Zimbabwe to allow goats, cows and sheep as bank collateral

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Zimbabwe is hoping to enlist cows, goats and sheep in an attempt to revive its credit-starved economy after President Robert Mugabe’s ruling party proposed a law to make livestock eligible for backing bank loans.

Under legislation introduced in parliament this week, borrowers would be allowed to register “moveable” assets as collateral at a central bank registrar. The bill would require commercial banks to accept them as security for credit.

Patrick Chinamasa, the finance minister, told MPs that the assets would “include any type such as machinery, motor vehicles, livestock, and accounts receivable”.

Mr Chinamasa added that the reform would “promote financial inclusion to small and medium enterprises, women, youths and other under-banked groups”, and “increase access to credit”.

But bankers said they were concerned about the definition of assets, most of which are susceptible to rapid depreciation in value. Farmers who seized commercial farms after Mr Mugabe introduced controversial land reforms nearly two decades ago still face difficulties using the land as collateral because the title deeds remain with the original owners.

Lenders accept livestock and moveable assets to back loans in other African countries, including Nigeria, Ghana and Malawi. But the ruling Zanu-PF party’s proposed legislation comes as the country’s banks are buckling under a shortage of US dollars, which have become the primary currency since the Zimbabwean dollar was ditched in 2009.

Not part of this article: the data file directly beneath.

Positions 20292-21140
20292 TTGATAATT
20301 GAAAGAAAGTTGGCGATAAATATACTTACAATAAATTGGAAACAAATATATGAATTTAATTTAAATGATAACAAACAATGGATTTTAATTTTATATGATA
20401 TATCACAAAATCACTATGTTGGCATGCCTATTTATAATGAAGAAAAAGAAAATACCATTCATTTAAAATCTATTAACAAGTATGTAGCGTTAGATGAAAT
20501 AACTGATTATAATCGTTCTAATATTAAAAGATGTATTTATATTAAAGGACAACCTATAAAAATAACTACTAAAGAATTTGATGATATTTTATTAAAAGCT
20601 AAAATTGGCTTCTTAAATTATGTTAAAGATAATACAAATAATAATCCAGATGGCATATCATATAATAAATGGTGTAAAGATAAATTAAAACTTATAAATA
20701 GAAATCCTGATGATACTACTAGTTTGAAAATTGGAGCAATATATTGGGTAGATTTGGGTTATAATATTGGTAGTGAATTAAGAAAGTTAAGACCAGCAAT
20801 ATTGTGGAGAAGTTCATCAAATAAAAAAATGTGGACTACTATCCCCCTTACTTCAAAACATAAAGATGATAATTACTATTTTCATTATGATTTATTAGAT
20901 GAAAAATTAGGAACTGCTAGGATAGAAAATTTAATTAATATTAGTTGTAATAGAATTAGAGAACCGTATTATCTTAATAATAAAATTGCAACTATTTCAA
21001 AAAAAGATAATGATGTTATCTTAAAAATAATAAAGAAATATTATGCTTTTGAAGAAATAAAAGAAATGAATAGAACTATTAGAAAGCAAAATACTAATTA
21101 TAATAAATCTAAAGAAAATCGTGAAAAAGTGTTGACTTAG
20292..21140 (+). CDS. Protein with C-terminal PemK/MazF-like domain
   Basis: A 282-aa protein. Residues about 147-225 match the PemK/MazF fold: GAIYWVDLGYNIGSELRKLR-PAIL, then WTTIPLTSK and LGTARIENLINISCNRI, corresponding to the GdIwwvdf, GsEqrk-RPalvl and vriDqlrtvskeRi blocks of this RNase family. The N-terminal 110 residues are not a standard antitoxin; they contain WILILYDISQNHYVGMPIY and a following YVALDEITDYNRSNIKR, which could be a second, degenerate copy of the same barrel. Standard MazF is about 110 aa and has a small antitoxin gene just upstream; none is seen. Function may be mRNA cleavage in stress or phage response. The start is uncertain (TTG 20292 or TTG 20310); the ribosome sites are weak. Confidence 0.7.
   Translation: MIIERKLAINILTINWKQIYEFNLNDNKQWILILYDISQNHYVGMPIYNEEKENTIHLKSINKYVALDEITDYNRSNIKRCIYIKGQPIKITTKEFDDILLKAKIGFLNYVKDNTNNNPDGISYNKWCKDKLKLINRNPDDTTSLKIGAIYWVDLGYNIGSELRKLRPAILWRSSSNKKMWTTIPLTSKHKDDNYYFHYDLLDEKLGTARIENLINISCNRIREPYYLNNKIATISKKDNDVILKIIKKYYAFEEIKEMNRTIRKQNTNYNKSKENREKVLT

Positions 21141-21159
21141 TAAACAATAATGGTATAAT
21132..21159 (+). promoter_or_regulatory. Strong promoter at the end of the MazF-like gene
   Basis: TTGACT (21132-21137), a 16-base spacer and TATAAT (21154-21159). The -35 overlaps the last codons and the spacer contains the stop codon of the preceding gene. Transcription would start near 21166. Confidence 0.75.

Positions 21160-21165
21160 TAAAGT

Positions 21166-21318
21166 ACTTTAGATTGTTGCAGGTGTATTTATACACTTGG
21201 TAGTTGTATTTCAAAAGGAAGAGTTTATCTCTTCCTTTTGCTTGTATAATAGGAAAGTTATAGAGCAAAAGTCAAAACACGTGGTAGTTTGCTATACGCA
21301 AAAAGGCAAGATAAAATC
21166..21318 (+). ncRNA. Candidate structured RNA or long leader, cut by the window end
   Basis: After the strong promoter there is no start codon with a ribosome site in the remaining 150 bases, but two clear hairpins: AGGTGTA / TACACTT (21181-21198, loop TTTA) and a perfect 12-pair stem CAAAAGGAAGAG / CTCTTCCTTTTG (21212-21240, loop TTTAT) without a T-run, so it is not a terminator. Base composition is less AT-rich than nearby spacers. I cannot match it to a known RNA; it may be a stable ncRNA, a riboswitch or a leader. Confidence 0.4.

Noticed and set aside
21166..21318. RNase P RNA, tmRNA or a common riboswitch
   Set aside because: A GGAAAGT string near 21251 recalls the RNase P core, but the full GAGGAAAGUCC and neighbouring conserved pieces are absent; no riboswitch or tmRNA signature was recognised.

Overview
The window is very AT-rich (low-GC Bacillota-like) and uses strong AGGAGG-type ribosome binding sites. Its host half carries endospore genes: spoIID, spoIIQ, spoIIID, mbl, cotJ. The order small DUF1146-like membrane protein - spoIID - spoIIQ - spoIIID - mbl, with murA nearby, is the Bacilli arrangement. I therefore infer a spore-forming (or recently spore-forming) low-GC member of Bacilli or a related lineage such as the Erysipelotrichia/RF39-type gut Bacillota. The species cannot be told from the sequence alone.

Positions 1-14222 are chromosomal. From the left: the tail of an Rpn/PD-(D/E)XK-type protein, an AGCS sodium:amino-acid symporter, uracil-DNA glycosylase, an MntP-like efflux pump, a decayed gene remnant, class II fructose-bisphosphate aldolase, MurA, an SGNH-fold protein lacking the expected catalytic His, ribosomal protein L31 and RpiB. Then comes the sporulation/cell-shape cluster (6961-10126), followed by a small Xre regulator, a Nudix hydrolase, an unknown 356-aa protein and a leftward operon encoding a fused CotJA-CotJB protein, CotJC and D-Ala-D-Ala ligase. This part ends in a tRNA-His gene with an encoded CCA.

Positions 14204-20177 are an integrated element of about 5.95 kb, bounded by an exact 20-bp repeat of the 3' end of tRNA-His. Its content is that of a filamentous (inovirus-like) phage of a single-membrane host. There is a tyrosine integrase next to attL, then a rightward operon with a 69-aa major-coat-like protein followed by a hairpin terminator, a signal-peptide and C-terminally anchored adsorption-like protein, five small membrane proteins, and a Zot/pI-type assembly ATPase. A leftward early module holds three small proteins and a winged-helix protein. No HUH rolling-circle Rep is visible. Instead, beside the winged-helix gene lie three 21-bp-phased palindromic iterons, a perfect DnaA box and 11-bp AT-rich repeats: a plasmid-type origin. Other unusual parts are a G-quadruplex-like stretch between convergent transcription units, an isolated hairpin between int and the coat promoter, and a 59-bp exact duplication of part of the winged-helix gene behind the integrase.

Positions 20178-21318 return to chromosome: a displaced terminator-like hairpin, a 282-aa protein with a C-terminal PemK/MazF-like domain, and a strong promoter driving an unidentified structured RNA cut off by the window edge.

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That followed a period of economic collapse characterised by a period of hyperinflation during which the central bank issued Z$100,000bn notes that lost value almost as soon as they were printed.

The southern African nation’s economy stabilised after dollarisation in 2009 and enjoyed a brief period of healthy growth. But it has since ground to a halt as Zimbabwe grapples with a severe dollar shortage, political uncertainty over who will succeed the 93-year-old president, who has been in power since 1980, and government policies deemed hostile to investment.

Mr Mugabe’s government introduced bond notes, a parallel currency, in an attempt to restore liquidity last year. About $110m worth of bond notes are now in circulation, but cash continues to flow out of the country because of so-called “externalisation” as Zimbabwe has de-industrialised and become reliant on imports.

Bank lending has also suffered with demand for loans outside the public sector becoming increasingly sluggish as the economic crisis has deepened.

Opinion

February 2017: A decade on from hyperinflation, signs grow of another economic meltdown

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